Philomena Blackwell survived a city plagued with monsters, the gilded cage of high society, and the rule of a heartless man… and she aims to leave it all behind.
It’s 1905, and London has finally been freed from Henry Jekyll’s terrible legacy – its people cured, its thirteen-year quarantine lifted. The world is waiting, and for a girl who dreams of being its most dazzling star, what could be more enticing than the bright lights of New York City?
She is drawn across the ocean like a moth to a flame, her heart set on proving that while she may be small on the outside, her soaring talent eclipses even Manhattan’s towering skyline. When she lands a big break, it seems as if the city is ready to fall under her spell – just as she seems to be falling for a handsome young stage manager. But is it her stage presence mesmerizing the audience, or something more sinister behind the scenes?
Philomena has always relied on her fierce will and fiery heart, but a new and more terrible danger lurks in the shadows of Broadway’s bright lights, and even a mind as determined as hers may not be immune to its seductive, insidious pull…
[I received a copy of this book from the publisher, in exchange for an honest review.]
Although this sequel to “The Heartless City” is more of a standalone, I’d still recommend reading the first novel, as it will make understanding Philomena (and her relationship with her friends) better.
Philomena herself is a character I liked a lot in the previous book. As a young woman, almost a girl still, who grew up in an infested London and a slave of her household, just good enough to be married and have children as soon as she’d be of age, she could have been just any old secondary character, but let not her diminutive stature fool you: there’s fire and heart and willpower underneath. Disowned by her family, she goes to New York to fulfil her dream of becoming a singer on the Broadway scene. There starts the story of “The Hypnotic City”.
I must admit I remained torn throughout my reading, because of the “rags to riches” aspect—it was hard for me to decide if it was too cliché to my liking, or if it provided, on the contrary, a nice mise en abyme to Tom Casey’s shows: they’re described as “ridiculous and inane” by Jamie, stories where a working girl discovers she’s actually from a noble background and gets to embrace her legacy while also finding love… and this runs parallel to what happens to Philomena, except that she knows she’s of noble birth, but hides it, since people are always scared of her whenever she mentions coming from London. I tend to be on the fence regarding such plots, and there are quite a few clichés as well in this one: the letters that never arrive. Still, I couldn’t help but keep thinking that was totally on purpose, the author going all “sod it, I like those tropes, so I’m going to use them”, and not something done to fit a stereotype just because “some people love it”. I cannot fault that, and any reader who enjoys this kind of story is very likely to enjoy this one more than I did. (Which isn’t to say I didn’t—it’s just not my favourite kind of plot, if that makes sense.)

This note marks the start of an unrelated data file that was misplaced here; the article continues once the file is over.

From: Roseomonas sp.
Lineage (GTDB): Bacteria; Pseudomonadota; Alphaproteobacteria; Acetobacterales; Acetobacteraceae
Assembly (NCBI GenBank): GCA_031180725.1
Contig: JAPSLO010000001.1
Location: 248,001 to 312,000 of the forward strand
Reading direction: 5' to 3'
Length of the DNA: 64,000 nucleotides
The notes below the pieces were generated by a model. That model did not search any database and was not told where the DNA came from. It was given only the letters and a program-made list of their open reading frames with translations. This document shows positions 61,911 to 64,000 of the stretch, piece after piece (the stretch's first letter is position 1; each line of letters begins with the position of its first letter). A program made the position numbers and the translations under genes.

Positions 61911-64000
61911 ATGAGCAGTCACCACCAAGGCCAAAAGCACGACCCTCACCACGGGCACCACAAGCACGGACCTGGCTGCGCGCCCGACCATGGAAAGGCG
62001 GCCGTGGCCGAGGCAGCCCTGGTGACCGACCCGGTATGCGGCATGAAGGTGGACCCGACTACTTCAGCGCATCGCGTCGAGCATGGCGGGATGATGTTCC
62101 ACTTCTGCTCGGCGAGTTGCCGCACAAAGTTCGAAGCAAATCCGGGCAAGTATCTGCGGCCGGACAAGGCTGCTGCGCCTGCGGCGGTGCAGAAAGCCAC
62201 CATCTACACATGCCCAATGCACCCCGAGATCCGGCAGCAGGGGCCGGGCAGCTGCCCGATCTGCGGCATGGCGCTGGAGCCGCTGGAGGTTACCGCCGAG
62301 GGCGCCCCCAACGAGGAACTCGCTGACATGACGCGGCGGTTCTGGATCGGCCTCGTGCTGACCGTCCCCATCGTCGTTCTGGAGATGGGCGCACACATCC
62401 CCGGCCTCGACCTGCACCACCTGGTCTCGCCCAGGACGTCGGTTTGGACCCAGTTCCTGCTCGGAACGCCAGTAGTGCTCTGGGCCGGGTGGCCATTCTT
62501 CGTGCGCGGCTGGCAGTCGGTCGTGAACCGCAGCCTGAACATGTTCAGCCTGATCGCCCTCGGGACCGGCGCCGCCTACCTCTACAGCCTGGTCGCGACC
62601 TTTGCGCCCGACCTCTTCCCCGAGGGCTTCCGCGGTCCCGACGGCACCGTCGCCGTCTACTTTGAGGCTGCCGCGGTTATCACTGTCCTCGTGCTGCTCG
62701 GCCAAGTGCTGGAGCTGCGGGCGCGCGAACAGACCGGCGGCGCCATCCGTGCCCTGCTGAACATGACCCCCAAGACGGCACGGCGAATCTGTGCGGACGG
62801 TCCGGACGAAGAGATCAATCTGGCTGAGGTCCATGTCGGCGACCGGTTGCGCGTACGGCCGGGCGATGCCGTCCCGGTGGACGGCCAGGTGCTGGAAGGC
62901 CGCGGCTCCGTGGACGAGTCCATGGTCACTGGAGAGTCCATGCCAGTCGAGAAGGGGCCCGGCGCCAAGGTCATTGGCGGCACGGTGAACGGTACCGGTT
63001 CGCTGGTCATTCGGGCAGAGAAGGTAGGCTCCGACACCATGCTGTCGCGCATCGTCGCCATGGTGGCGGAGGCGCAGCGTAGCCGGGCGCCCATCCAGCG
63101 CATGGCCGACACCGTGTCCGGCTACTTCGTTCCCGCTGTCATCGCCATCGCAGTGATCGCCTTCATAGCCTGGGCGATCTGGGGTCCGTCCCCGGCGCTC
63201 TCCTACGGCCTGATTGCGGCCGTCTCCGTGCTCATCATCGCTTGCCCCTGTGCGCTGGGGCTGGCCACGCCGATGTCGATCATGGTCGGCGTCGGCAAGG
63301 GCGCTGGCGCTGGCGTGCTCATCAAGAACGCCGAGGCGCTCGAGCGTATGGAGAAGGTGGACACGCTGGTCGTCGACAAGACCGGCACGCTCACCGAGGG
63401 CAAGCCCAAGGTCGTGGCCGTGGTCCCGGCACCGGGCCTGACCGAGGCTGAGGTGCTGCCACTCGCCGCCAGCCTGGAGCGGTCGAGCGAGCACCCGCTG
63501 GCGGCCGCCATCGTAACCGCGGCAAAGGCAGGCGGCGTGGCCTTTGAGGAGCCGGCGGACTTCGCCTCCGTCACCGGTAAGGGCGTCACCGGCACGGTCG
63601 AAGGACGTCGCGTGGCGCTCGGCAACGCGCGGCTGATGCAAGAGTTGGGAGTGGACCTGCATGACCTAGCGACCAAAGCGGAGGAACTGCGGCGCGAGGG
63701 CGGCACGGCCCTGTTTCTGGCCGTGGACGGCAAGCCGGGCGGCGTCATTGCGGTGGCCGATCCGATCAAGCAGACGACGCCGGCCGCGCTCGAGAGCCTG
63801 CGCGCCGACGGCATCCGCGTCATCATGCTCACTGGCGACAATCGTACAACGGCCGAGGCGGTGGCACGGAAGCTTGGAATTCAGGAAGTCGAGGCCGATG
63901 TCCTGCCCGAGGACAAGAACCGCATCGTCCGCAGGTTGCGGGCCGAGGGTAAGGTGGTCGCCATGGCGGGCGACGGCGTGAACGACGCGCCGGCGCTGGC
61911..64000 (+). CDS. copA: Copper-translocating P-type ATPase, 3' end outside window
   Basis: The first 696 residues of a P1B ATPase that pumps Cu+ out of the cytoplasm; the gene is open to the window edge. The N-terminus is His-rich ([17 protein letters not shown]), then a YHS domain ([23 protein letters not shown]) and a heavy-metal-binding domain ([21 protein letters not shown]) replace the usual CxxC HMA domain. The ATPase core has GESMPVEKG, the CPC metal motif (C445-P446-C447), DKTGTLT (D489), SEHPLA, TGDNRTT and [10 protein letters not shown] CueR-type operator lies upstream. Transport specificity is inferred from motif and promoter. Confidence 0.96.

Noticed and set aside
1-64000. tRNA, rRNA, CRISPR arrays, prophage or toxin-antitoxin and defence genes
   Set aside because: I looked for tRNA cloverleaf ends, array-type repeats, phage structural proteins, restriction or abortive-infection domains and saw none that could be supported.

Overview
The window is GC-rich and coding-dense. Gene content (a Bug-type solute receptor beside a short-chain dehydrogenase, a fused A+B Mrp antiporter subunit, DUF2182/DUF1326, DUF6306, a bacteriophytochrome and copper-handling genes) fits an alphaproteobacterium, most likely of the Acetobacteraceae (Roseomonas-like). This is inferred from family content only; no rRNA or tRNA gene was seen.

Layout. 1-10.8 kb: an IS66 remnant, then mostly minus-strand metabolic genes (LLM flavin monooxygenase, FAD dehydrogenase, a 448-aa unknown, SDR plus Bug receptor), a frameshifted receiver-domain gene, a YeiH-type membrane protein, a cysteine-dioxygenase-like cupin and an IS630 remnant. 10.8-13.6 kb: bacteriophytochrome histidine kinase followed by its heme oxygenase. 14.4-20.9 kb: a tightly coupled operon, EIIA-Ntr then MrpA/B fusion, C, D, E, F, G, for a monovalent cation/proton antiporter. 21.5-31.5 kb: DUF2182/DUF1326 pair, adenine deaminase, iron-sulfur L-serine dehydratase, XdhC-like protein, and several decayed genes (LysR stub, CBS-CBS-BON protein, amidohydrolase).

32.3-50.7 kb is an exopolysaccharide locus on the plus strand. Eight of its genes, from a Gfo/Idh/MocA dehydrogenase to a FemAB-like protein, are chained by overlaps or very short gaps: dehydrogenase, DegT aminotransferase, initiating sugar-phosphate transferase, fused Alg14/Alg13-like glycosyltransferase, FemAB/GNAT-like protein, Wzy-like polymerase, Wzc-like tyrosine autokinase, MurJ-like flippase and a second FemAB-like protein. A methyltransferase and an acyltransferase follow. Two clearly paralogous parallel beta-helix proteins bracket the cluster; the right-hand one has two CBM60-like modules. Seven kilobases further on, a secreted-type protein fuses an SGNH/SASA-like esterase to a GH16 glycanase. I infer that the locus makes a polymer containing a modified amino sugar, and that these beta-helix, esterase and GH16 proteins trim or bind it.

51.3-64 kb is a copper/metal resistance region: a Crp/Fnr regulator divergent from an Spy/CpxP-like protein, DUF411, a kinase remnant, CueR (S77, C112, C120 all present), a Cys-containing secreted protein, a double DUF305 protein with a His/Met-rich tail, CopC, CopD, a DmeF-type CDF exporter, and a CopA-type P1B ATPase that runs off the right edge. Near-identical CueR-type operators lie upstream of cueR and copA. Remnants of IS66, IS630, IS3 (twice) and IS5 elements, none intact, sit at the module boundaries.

One really good thing here, regarding this “sterotypical plot”, is the feeling of unease permeating it. Perhaps because I already knew what Philomena had been through, perhaps because I expected “something” to happen at some point, but also because, under all the glitter and budding-singer-becomes-a-star glitz, I could sense that something was amiss. And I’d say the characters feel it too, especially Jamie, who may speak out of jealousy or contempt, yet nevertheless puts a finger on a few strange things in the process.
Another good thing is that the heroine is not a passive, helpless creature who lets events unfold around her; she tries to seize chances (going to auditions…) when she can, and she asserts her will (when a man boos her at her first show, she improvises and ends up impressing the audience). Phil knows what she wants, and is ready to fight for it, even though there are moments when she feels defeated. Yet this is also part of what “being a strong character” entails: it doesn’t mean being strong all the time, nor doing everything alone, it also means being able to acknowledge when you need help, and get it, and then win. Sort of.
The romance part was alright (I know, I know, I’m really a tough audience in terms of romance). Philomena’s love interest definitely had flaws, which made him human (and that’s good), but those flaws weren’t a deal breaker for me, unlike all these brooding-assholish “I’m so dangerous so don’t come near me characters”, and he was a decent person all around, who respected Phil’s personality.
The other guy was revolting, to say the least. I hated reading about him—and that is an extremely good thing, since eliciting feelings in a reader isn’t so easily done, at least not when I am concerned. When an author conveys how despicable a character is, in a manner that makes me feel like strangling said character with their own guts, well, that author has done something right.
I do believe the story could and should have been longer, though. As it is, a lot of screen time, so to speak, was devoted to the “rags to riches” part, and by contrast the resolution came too quickly. We barely get to see anything of Iris, Elliot and the others, when their role was important and would have deserved more, without necessarily detracting from Phil’s status as the main character. As it is, it seemed as if the main story was all told already, and that the mysterious/conspiracy part of the plot had to be dealt with because a resolution was expected, yet without being really convinced about it. Had this part been more developed, it’d have been a 4-stars for me.